Campylobacter spp. are the most frequently identified bacterial cause of acute diarrhea in the developed world and can cause post infectious complications such as reactive arthritis and Guillain-Barré syndrome. Reported cases in England and Wales recorded at the Health Protection Agency (now Public Health England, or PHE) have risen from approximately 58,000 in 2000 to about 65,000 in 2012. This has fueled the recent media storm regarding the prevalence of the organism in fresh chickens from supermarkets and butchers. Results as high as 73 percent of chickens testing positive for the presence of Campylobacter—according to Food Standards Agency—may come as a shock to many consumers; but for those who work in foodborne zoonoses, like Paul Wigley, PhD, professor at University of Liverpool in U.K., these levels are not a surprise.
“The reality is around one in 100 people get Campylobacter infection each year and most of these cases are associated with chicken,” comments Prof. Wigley. “The reason why Campylobacter has become the main issue in poultry microbiology is widely due to the host; it can colonize the chicken very well—the raised body temperature of birds over mammals and the low oxygen in the gut suit the bacterium well, meaning it can grow to levels of 1010 colony-forming unit per gram of intestinal content.”
The most frequently isolated Campylobacter spp. associated with human disease is Campylobacter jejuni, accounting for around 90 percent of cases, followed by Campylobacter coli, accounting for many of the remaining cases. Other species are reported (such as C. lari and C. upsaliensis), but these are rarely associated with human campylobacteriosis cases.
During the 1980s and 1990s, Salmonella enterica subspecies enterica serotype Enteritidis phage type 4 caused an epidemic that was frequently associated with the consumption of poultry meat and eggs. According to research published in the Journal of Applied Microbiology, the decline of incidence was widely attributed to the extensive vaccination of egg-laying hens against the serovar. Current efforts to reduce incidence of human campylobacteriosis cases largely focus around control strategies, such as hygiene and biosecurity measures of broiler flocks. However, this approach can only be effective if the control strategy efforts are focused throughout the food production chain, commonly referred to as farm to fork strategies. Efforts are underway into the feasibility of a vaccine for Campylobacter, however strategies are limited due to an incomplete understanding of the organism’s pathogenesis and extensive rate of horizontal gene transfer.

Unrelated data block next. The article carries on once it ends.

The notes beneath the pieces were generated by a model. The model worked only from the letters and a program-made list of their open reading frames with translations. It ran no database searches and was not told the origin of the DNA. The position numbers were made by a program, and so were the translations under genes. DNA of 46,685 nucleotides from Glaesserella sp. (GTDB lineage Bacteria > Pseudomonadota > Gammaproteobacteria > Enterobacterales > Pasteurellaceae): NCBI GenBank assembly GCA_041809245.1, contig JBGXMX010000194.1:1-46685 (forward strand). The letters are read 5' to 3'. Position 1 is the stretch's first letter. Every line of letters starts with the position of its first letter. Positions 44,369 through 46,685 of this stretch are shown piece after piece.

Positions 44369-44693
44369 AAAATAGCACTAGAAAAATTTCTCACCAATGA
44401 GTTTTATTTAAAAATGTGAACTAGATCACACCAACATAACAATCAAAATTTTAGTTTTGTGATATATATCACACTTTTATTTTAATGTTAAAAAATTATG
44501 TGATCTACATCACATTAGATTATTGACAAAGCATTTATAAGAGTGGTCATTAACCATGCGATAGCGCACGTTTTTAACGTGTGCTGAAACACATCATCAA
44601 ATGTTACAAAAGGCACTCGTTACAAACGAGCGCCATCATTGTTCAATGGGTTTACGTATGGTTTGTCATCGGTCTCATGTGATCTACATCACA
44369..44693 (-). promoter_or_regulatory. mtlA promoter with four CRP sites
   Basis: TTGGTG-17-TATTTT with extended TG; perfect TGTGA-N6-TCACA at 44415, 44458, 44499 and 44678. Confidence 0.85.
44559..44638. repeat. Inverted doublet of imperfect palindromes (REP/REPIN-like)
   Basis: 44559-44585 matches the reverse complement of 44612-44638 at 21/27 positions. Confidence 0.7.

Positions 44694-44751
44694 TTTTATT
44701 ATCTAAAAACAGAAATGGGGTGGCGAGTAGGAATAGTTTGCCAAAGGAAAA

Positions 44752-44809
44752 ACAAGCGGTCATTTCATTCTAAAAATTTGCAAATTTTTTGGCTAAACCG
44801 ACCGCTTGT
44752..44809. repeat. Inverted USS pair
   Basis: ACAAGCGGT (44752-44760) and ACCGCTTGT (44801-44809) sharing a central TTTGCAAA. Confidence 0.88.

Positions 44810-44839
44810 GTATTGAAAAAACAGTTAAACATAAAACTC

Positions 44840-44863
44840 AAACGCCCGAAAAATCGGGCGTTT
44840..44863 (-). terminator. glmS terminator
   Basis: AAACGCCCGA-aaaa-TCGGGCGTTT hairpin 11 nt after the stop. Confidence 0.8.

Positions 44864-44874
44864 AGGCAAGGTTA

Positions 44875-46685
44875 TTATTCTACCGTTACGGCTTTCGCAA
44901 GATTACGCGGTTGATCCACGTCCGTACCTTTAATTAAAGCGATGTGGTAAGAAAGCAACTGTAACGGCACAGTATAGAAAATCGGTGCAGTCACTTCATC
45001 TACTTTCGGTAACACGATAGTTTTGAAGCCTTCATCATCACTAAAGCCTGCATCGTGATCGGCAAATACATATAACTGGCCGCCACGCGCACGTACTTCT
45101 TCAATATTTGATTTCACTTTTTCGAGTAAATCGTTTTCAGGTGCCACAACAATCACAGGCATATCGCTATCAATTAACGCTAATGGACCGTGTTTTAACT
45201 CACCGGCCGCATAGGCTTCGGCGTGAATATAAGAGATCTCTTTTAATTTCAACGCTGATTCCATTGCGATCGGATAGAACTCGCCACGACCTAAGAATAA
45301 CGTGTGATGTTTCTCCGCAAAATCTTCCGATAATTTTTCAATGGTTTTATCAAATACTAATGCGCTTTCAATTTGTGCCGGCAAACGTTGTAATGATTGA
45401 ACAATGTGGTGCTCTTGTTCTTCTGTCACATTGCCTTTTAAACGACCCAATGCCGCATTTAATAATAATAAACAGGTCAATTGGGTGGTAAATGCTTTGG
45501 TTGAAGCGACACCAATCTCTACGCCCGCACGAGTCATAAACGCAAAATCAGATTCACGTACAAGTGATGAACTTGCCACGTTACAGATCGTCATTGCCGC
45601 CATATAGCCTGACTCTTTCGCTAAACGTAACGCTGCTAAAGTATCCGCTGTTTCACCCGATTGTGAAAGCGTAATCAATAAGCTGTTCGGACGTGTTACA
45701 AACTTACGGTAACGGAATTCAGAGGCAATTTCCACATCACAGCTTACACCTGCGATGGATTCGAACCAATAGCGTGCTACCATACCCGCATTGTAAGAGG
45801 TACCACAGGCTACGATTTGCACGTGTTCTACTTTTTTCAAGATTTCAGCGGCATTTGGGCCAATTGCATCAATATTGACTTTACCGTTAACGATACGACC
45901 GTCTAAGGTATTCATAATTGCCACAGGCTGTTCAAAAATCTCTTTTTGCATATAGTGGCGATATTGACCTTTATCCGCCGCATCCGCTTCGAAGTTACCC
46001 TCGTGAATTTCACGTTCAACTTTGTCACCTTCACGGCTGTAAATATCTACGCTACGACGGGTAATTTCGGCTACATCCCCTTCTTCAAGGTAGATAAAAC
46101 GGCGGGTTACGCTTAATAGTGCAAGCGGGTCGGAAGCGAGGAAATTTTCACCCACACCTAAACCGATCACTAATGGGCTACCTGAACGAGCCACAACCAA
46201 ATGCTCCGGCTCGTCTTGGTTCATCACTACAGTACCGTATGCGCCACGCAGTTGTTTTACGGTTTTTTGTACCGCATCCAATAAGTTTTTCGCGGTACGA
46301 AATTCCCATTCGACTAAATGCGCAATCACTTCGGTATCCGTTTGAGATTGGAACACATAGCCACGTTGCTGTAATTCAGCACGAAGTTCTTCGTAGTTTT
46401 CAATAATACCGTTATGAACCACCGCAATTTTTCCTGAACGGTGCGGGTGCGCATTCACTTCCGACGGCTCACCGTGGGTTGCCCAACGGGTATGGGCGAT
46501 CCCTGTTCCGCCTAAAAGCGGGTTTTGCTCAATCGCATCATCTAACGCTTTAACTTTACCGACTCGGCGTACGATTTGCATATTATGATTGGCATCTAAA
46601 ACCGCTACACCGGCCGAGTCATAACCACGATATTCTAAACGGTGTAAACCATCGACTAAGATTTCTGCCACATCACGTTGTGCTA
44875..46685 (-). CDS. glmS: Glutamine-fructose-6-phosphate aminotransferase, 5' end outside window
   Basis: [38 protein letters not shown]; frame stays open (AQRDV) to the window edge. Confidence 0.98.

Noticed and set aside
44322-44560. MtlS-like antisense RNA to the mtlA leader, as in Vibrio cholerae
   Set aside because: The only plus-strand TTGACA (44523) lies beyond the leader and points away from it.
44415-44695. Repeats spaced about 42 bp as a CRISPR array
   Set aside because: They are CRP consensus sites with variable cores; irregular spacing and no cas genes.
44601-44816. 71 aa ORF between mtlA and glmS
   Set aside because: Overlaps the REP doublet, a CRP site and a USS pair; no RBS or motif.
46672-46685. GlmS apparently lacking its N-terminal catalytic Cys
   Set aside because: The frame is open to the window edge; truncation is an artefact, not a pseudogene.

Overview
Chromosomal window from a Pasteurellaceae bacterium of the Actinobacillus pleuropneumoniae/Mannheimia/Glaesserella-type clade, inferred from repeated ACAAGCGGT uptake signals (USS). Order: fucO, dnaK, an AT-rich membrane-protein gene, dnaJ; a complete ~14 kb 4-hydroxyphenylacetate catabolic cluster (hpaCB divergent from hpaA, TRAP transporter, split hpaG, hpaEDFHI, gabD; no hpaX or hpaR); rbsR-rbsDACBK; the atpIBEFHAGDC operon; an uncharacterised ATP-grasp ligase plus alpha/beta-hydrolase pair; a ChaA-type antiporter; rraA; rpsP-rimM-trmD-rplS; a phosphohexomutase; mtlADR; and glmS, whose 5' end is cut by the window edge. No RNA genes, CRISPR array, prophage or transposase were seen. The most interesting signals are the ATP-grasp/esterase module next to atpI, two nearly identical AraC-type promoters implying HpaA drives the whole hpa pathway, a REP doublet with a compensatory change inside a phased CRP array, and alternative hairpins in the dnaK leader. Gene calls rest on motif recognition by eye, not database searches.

Approaches in Detection
If Campylobacter is detected at unacceptable levels within a flock, there is currently not a great deal poultry producers can do pre-slaughter to effectively reduce the levels, especially since there is huge concern regarding the over use of antibiotics that can lead to development of resistance.
A number of post-slaughter controls are being developed, such as freezing, irradiation, steam, or hot water treatment. However, these measures can only be effective if carried out at the right time and no recontamination event occurs.
For food producers the main weapon against Campylobacter remains surveillance through testing to properly implement control measures. In Europe the main standard observed for detection and enumeration of Campylobacter spp. from poultry is ISO 10272. Originally published in 2006, it is now currently under revision to incorporate several important changes. The basic format of testing includes selective enrichment in broth followed by selective isolation on solid media with further confirmation of characteristic colonies. One of the most important changes is the description of the detection procedure based on the sample type and purpose of the test.
The standard for detection is split into three groups: A, B, and C. This separation of testing protocols recognizes the challenge of radically different test samples and helps improve the ability to detect Campylobacter. All procedures use modified charcoal cefoperazone deoxycholate (mCCD) agar as the isolation medium but differ in the enrichment step.
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